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BK Blog Post
Posted by Michael Nagler.
Michael is founder and president of the Metta Center for Nonviolence and the author of Our Spiritual Crisis and The Search for a Nonviolent Future, which received a 2002 American Book Award and has been translated into several languages.
“…there was a continuous stream of pilgrims who ‘retired from the household life to the houseless one.’” ~ Gandhi, Satyagraha in South Africa, p. 263
As with his famous quote on satya, Gandhi here shows how vividly he saw the eternal, or religious significance of everything he was doing both in South Africa and later in India for the elevation of humanity. Here he is describing the striking mine workers whom he was leading, illegally, to his ashram (not yet called such), Tolstoy Farm, near Johannesburg, in 1913. Elsewhere he refers to the marchers as an “army,” but more often “pilgrims” as he does here, throwing in an allusion no Indian would miss to the early monastic followers of Buddha. As I’ve noted in Search for a Nonviolent Future, Gandhi rarely did anything that was merely symbolic, and this march was no exception. The striking workers needed to be accommodated somewhere, and why not throw in some civil disobedience (crossing into the Transvaal) while they were at it! It had religious significance, but that significance arose from practical reality.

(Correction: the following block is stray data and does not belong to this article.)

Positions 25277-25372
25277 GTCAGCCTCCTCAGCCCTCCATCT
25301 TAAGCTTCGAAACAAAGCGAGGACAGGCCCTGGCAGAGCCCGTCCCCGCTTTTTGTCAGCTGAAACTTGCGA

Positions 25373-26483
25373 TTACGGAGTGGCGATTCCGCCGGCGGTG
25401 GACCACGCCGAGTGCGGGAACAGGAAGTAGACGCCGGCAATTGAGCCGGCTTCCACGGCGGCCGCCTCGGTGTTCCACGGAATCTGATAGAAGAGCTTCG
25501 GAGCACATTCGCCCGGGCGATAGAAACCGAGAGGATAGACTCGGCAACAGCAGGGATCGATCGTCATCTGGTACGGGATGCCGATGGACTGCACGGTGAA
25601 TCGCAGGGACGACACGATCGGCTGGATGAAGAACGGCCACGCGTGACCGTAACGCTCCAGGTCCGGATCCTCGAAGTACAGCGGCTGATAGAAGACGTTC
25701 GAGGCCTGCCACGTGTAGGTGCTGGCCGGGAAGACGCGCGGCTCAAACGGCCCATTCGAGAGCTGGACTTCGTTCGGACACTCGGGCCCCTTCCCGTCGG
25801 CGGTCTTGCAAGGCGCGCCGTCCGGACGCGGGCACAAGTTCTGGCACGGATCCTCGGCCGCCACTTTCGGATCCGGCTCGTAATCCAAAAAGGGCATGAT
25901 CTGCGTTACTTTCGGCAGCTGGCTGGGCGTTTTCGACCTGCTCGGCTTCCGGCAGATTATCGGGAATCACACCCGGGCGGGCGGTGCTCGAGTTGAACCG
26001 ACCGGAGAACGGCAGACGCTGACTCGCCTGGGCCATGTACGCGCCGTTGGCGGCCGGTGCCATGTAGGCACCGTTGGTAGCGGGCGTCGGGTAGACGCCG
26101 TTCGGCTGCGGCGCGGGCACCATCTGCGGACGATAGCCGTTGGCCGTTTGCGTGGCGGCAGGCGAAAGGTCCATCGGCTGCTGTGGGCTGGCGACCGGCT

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Stephanie Van Hook, the Metta Center’s executive director, launched Daily Metta in 2015 as a way to share Gandhi’s spiritual wisdom and experiments with nonviolence.
Our 2016 Daily Metta continues with Gandhi on weekdays. On weekends, we share videos that complement Michael Nagler’s award-winning book, The Search for a Nonviolent Future: A Promise of Peace for Ourselves, Our Families, and Our World. To help readers engage with the book more deeply, the Metta Center offers a free PDF study guide.